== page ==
The Harvey Weinstein rape conviction in 2020 has been canceled by the New York Court of Appeals, the AP reported this morning.

The court found in a 4-3 ruling this Thursdaywhich the judge at the Weinstein trial had shown prejudice by allowing women to testify about accusations that were not part of the case. The court has now ordered a new trial.

The 2020 trial marked a historic moment in the #MeToo movement, which began with accusations against him in 2017, with articles published in the New York Times, and later in the New Yorker.

Former Hollywood producer Weinstein is serving a 23-year sentence at the Mohawk Correctional Center, a medium-security prison in Rome, New York. He will remain incarcerated, as he was also convicted of rape in Los Angeles in 2022 and sentenced to an additional 16 years in prison. However, Weinstein was acquitted at the Los Angeles trial of charges involving a woman who testified in her New York case.

Weinstein's spokesman, Juda Engelmayer, said in a statement:

“We are cautiously excited. He still has a long road ahead because of the Los Angeles case. “We are studying the ramifications of the appeal at this time.”

Weinstein's lawyers will hold a press conference today at 1:30 p.m. ET in Manhattan to discuss the decision.

Judge Jenny Rivera wrote of the court's majority ruling:

“We reaffirm that no person accused of illegality may be tried on the basis of evidence of uncharged crimes that only serve to establish the accused's propensity for criminal conduct. It is an abuse of judicial discretion to allow unproven accusations of nothing more than bad behavior that destroys the character of a defendant but does not shed light on his credibility in relation to the criminal charges brought against him..”

In the New York case, Weinstein was found guilty of sexually assaulting Miriam Haley, a former production assistant on Project Runwayin his apartment in 2006. He was also convicted of raping Jessica Mann in a hotel in 2013.

Douglas Wigdor, a lawyer who represented two pretrial witnesses in New York, joined the conversation by saying:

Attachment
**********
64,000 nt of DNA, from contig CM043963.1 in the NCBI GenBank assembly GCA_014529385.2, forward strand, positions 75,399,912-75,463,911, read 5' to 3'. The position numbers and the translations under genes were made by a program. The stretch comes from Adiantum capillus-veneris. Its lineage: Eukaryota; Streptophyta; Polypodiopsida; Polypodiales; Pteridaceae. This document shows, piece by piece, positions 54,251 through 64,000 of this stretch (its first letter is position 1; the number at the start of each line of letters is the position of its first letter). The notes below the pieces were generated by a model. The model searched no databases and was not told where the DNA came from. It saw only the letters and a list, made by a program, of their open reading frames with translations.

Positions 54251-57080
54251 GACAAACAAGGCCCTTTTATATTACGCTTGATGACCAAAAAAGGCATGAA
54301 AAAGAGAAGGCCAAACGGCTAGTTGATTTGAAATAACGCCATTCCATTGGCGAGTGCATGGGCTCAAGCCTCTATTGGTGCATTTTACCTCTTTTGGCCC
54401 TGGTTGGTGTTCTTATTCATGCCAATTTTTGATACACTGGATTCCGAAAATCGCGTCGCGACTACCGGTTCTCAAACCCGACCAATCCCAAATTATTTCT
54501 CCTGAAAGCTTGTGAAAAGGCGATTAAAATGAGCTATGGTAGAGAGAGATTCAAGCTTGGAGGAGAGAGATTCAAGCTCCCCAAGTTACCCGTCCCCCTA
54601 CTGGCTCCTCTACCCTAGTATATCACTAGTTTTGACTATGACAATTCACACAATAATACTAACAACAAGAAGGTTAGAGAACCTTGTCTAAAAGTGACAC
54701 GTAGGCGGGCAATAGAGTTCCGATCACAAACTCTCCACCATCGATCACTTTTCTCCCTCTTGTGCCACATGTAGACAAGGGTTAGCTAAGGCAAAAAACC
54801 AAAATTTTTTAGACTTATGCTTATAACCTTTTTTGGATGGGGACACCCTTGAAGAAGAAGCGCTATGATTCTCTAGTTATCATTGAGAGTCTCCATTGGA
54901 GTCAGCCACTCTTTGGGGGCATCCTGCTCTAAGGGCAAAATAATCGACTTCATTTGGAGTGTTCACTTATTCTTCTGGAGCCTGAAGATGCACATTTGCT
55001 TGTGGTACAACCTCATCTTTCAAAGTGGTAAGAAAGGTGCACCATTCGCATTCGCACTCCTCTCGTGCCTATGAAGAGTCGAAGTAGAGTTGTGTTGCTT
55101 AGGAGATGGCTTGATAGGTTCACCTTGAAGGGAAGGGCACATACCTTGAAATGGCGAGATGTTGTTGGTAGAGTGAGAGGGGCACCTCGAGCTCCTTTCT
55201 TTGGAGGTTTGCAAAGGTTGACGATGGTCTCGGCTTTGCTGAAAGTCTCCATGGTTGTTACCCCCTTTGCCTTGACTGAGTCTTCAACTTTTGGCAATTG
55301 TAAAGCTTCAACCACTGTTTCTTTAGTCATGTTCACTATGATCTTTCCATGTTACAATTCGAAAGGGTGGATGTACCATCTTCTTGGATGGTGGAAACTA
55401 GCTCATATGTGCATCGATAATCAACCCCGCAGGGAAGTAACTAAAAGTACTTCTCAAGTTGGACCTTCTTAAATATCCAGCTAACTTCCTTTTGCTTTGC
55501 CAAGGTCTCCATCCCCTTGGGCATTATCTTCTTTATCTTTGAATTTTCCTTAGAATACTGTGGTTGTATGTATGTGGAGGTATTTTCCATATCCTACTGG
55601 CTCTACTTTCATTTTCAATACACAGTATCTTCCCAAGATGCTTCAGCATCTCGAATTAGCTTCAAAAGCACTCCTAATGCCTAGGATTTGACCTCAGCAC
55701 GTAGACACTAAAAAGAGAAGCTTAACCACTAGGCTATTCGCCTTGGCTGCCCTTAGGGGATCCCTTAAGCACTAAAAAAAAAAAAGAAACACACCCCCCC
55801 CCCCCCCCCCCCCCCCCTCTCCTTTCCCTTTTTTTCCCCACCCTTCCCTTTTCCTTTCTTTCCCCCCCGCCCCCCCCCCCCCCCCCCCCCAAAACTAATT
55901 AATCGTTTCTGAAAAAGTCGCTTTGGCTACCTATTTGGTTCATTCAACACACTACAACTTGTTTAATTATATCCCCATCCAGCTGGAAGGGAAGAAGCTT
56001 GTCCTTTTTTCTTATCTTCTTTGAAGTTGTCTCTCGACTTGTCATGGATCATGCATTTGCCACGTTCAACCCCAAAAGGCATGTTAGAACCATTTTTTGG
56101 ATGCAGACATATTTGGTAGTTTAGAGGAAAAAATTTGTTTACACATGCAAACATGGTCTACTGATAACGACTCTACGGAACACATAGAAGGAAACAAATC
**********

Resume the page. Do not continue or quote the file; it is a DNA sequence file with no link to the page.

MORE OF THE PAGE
Today's decision is an important step back in holding accountable those who have committed acts of sexual violence. Courts routinely admit evidence of other uncharged acts that helps jurors understand issues regarding the defendant's modus operandi or plan.. “The jury was instructed on the relevance of this testimony and overturning the verdict is tragic because it will require the victims to endure yet another trial.”

Judge Madeline Singas wrote in the court's dissenting opinion:

With today's decision, this Court continues to thwart the consistent gains that survivors of sexual violence have fought for in our criminal justice system.. Forgotten are the women who endure the psychological trauma of sexual violence and the scars of testifying again and again. “This erosion of precedent, born of the refusal to accept that crimes of sexual violence are much more nuanced and complex than other crimes, comes at the expense of women’s safety.”

The Manhattan District Attorney's Office said:

“We will do everything in our power to retry this case and remain steadfast in our commitment to survivors of sexual assault.”


The issue of testimony about “prior bad acts” was also raised in the successful appeal of Bill Cosby of his sexual assault conviction in Pennsylvania. In that case, five women were allowed to testify to support the only accusation made. The Pennsylvania Supreme Court overturned that conviction for different reasons, considering that prosecutors had broken their promise not to prosecute Cosby.


Leave a Reply